Americans are known for their optimism and their southern neighbours for their relaxed attitudes. But lately the tables appear to have turned. People in the US are suddenly downbeat – at least as a general public and a polity, even if on an individual level we (I have to state my conflict of interest here) are as annoyingly chirpy as ever – while Latin America is in economic overdrive. Brazil is full of kinetic energy, trying to get ready for the World Cup and Olympic Games that will come in no time at all, and the rest of the region has the whiff of boom times. In fact, if looking strictly at FDI metrics, the US is doing better than it thinks and Latin America is way ahead of the game.

With so much attention focused on the high-growth economies of Asia, it is often missed that the Americas are having a collective FDI heyday. In Europe, people like to fret about competition from the east, without thinking that much about what is coming up rapidly across an ocean to the west.

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Two years ago, the Americas was the only world region to defy the global decline in greenfield FDI project numbers, according to our fDiMarkets investment tracking database. Other areas have recovered since then, and Asia-Pacific remains on top, but the growth story in the Americas has not let up.

As fDi’s Global Outlook Report 2011 noted, Brazil is moving rapidly up the global FDI destination charts: off the back of a nearly 30% increase in project numbers last year, the South American behemoth shimmied its way up from number 11 to number seven among recipient countries.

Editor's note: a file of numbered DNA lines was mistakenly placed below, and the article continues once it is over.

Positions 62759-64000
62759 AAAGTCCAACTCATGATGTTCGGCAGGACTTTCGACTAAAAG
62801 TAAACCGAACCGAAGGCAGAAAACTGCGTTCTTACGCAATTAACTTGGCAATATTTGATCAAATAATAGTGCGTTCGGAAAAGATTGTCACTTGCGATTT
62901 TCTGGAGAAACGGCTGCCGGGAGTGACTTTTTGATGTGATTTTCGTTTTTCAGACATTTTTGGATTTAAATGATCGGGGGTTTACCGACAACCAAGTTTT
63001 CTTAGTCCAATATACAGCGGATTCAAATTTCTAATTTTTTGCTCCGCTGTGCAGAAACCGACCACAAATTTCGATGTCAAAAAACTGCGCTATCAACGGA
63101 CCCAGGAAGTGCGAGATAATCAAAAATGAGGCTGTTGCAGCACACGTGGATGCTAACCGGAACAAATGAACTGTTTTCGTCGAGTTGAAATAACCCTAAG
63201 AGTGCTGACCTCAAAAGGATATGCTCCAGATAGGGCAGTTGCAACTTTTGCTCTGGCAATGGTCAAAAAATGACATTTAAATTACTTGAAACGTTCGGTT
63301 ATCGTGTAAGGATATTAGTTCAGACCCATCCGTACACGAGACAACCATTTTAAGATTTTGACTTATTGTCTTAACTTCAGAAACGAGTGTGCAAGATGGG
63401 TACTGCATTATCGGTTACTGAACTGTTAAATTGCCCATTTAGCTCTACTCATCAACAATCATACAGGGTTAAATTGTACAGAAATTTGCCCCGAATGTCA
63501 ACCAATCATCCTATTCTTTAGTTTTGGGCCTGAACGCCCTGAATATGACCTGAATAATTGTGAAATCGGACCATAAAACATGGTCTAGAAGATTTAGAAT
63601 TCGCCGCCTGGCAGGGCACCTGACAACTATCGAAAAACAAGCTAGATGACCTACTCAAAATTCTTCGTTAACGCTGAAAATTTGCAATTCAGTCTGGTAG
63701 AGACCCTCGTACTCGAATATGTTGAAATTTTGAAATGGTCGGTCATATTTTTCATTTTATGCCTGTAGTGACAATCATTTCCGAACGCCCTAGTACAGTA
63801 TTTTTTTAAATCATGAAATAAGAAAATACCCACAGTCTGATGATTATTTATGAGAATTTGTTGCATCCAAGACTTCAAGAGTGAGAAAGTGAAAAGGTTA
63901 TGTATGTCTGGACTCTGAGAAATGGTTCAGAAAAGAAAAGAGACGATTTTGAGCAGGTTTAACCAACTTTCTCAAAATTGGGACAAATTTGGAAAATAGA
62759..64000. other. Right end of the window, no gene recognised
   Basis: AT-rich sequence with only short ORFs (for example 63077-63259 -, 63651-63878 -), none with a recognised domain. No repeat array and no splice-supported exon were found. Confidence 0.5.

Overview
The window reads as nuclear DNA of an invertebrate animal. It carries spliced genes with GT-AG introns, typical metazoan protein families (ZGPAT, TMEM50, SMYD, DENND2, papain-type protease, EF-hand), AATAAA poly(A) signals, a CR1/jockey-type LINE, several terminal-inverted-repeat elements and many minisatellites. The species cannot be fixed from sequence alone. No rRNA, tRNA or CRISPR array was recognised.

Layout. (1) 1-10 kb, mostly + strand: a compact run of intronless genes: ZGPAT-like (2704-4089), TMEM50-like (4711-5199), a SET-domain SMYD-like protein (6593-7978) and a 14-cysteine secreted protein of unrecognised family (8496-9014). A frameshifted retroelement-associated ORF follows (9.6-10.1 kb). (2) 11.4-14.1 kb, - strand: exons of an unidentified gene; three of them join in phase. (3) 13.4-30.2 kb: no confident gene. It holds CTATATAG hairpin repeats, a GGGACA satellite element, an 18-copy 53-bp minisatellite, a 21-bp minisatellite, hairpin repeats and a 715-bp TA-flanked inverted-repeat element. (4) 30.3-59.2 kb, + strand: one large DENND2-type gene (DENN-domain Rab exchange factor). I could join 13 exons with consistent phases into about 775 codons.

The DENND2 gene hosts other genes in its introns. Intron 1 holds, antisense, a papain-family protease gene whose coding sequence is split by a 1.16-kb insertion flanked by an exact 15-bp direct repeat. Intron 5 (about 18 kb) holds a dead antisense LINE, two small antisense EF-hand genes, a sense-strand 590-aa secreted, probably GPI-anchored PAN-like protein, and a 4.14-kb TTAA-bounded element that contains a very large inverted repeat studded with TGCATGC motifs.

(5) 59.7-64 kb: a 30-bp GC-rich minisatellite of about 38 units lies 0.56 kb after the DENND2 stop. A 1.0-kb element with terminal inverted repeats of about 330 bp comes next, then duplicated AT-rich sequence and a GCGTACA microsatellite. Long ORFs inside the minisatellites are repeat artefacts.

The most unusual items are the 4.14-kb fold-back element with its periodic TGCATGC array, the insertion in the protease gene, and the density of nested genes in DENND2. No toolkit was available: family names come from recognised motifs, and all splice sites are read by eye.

North America was among the fastest growing regions for inbound project numbers, having posted its sixth consecutive year of greenfield FDI growth. Manufacturing, if we were to believe some of the hand-wringing headlines, is supposed to be dead, but there was a 50% increase in production projects being sited in North America last year, the biggest in the world.

Meanwhile, Latin America and the Caribbean was the only region in the world to have seen a rise in capital expenditure and job creation last year. Canada, among the few advanced economies to come out well from the financial crisis, and one of only a handful that saw increases in inbound greenfield FDI in the aftermath, has continued its solid performance since then. The US remained atop the global greenfield FDI destination rankings for yet another year, even expanding its lead over China.

Competition never lets up and each part of the Americas has its challenges (let’s not talk about that near-default, Uncle Sam, since this is supposed to be a happy column), but from where we sit in the midst of our FDI data at fDiTowers, it looks like the sun is rising in the west. Cheer up, my fellow Americans (Latin and otherwise).

Courtney Fingar is the editor of fDi Magazine. E-mail: Courtney.Fingar@ft.com